Did You Know?
The wetlands area of Roxhill Park is one of the most biologically diverse ecology zones within the Seattle City limits?
Learn more about the importance, history, challenges and steps being taken by the Roxhill Bog Committee.
Table of contents:
- Why is Roxhill Bog so important?
- What’s wrong with the bog today?
- What is the community doing to fix this?
- The history of Roxhill Park’s Bog.
- Historical documents related to Roxhill Bog.
1. Why is Roxhill Bog so important?
As the drainage basin for sixty surrounding acres, Roxhill Bog collects sediments and pollutants from rain and storm water run off. Plants absorb some pollutants while the spongy peat soil helps filter sediments. At the headwaters of Longfellow Creek, this wetland acts as an essential water filter for a 3.5-mile long waterway that’s home to coho salmon, ensatina salamanders, and red foxes feeding downstream. The creek drains a 2000-acre watershed and is one of the few year round free-flowing creeks in Seattle.
— Nature in the City Seattle, by Kathryn True and Marie Dolan, Mountaineers Books; May 1, 2003
2. What’s wrong with the bog today?
- The bog’s water levels are too low.
- The bog’s water levels fluctuate too much.
- The reduced water levels could eventually cause the destruction of the natural peat base, which may be irreversible.
- There are several possible contributing factors to the low water levels, including possible flow thru the storm water drainage system and evapotranspiration from the trees, shrubs and forbs planted around the bog.
- We can’t know the exact cause without a study. SPU is currently helping with a preliminary study of the storm drainage system and our committee is looking at the evapotranspiration issue. In addition we need to examine the inflow of water to the bog and look for possible sources of additional water to support rehydration.
- The current condition of the bog and park may be contributing to periodic flooding north along the Delridge corridor, all the way to the North Delridge neighborhood.
3. What is happening to fix this?
We’re currently researching this issue with Seattle City Parks, and are digging into records and the history of the project with them, Seattle Public Utilities, and King County.
Several solutions are possible including some sort of coffer dam between the bog and the storm drains, changes in surrounding vegetation and additional sources of water. Once all information is available and we have a completed history of all events and work done to the Roxhill Bog, we will be able to coordinate a proposal for the following four steps:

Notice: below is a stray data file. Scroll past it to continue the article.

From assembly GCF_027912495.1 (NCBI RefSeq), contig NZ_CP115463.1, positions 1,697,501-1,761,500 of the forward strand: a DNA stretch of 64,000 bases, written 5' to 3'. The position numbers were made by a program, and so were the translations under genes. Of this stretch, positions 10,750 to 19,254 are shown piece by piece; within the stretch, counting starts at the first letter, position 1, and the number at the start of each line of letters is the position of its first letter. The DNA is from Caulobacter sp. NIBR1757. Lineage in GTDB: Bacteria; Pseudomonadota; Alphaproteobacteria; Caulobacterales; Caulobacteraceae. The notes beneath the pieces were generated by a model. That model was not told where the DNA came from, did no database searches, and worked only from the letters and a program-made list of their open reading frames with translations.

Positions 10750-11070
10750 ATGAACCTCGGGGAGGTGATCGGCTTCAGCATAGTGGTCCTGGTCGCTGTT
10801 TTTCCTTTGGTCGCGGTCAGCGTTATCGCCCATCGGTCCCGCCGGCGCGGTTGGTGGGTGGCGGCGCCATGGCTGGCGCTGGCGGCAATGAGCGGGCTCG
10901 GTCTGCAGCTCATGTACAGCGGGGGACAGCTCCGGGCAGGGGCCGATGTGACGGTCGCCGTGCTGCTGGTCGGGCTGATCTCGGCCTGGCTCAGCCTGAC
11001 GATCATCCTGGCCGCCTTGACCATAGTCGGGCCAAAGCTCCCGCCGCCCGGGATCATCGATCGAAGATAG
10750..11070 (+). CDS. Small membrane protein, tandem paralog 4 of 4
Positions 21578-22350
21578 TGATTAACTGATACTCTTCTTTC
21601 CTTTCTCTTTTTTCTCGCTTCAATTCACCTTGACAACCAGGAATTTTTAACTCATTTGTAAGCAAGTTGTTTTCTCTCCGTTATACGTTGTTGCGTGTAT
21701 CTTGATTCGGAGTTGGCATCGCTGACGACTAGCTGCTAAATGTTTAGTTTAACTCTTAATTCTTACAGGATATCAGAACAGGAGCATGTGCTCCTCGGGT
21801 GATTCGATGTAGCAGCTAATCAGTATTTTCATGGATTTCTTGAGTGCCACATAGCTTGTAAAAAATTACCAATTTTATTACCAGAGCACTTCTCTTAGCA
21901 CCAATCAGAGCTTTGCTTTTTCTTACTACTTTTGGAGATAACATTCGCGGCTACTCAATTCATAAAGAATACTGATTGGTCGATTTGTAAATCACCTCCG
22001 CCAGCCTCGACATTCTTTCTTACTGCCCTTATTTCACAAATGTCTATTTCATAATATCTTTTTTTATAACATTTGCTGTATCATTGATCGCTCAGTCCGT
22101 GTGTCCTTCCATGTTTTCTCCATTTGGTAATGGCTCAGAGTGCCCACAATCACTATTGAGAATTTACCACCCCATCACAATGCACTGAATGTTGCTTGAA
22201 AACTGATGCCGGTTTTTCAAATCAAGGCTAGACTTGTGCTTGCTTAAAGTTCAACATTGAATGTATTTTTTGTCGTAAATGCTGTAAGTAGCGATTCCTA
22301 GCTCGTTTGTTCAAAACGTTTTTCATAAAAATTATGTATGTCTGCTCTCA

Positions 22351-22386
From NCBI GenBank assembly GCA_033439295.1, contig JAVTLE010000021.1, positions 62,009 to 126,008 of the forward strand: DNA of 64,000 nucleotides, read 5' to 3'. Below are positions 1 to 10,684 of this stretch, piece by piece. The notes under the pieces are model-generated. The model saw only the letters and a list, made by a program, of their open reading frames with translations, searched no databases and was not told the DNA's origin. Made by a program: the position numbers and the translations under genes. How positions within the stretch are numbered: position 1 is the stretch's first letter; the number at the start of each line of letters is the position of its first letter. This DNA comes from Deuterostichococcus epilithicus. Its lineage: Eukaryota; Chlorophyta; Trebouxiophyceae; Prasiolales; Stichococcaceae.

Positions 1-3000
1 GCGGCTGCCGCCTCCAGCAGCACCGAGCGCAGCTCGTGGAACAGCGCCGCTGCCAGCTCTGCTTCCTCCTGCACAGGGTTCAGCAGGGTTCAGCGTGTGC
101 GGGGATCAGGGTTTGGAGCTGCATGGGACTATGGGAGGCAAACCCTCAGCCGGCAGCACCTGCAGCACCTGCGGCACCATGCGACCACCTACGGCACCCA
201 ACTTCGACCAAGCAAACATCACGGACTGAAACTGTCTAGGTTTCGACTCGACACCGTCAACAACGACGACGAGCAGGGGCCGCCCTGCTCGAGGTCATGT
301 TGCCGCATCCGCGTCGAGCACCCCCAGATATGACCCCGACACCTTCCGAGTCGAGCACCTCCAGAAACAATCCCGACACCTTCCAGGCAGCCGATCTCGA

- Develop a new park hydrology model.
- Design hardware and/or vegetation changes and possible additional water collection systems.
- The building and installation of it all Follow up study to make sure it’s working.
- It will need to go through Seattle City Parks, Seattle Public Utilities, the King County Department of Natural Resources, and their Waste Water group.
4. The history of Roxhill Park’s bog
Roxhill Bog begins to form 10,000 years ago. Biologist estimates are that Roxhill’s 6 to 10 feet of peat took 10,000 years to accumulate. Source: 3
Westwood and Roxhill, 1953. The park, Westwood Village, and the school areas are all farms and wetlands, still.
For an idea of how old Roxhill Bog is, this Wikipedia article details the state of the world at it’s inception.
1895: USGS maps show two tributaries to Roxhill wetland. Source: 2
1920s: Much of the area was a swampy bog, as far east as 16th Ave SW, even up the hills. Source: 4
1930s: There were productive farms and a dairy on the Roxhill Park land just north of SW Roxbury Street, where today’s baseball fields are. Children played in a large pond north of that in the summer and ice skated on it in the winter. The area was owned by the Kodama family, Japanese farmers forced to relocate to internment camps during World War II. Source: 4
1953: Aerial photos show undeveloped wetland. Source: 1
1959: Aerial photos show 8-10 acre wetland. Source: 2
1960: City receives some of the Roxhill Park land as a donation. Source: 1
W. Roxbury Paving. Peat Bog. 26th Ave. SW. and Barton. Mar 31, 1961.
1965: Westwood Village shopping center is finished by the Skinner Corporation and opens. Source: 4
1966: Skinner Corporation donates it’s land immediately south of Westwood Village across Barton to the Seattle Parks Department. Source: 4